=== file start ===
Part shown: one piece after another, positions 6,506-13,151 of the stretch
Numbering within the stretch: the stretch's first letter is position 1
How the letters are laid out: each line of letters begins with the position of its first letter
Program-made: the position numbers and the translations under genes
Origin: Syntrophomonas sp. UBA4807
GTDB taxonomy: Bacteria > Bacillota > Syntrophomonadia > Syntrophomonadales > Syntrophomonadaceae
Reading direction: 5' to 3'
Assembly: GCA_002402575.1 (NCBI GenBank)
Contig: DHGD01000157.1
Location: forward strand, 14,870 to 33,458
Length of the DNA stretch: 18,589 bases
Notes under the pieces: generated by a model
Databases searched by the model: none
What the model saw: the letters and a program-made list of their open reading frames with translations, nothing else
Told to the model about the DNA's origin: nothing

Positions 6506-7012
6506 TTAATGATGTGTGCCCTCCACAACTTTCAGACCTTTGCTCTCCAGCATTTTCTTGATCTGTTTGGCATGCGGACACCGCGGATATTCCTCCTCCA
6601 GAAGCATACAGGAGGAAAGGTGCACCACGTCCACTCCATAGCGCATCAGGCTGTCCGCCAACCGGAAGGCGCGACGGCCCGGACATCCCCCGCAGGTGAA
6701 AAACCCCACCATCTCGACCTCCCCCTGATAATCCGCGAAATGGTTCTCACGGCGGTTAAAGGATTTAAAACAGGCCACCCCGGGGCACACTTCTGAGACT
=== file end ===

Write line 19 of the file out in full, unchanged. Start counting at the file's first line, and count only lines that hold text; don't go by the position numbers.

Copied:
6701 AAACCCCACCATCTCGACCTCCCCCTGATAATCCGCGAAATGGTTCTCACGGCGGTTAAAGGATTTAAAACAGGCCACCCCGGGGCACACTTCTGAGACT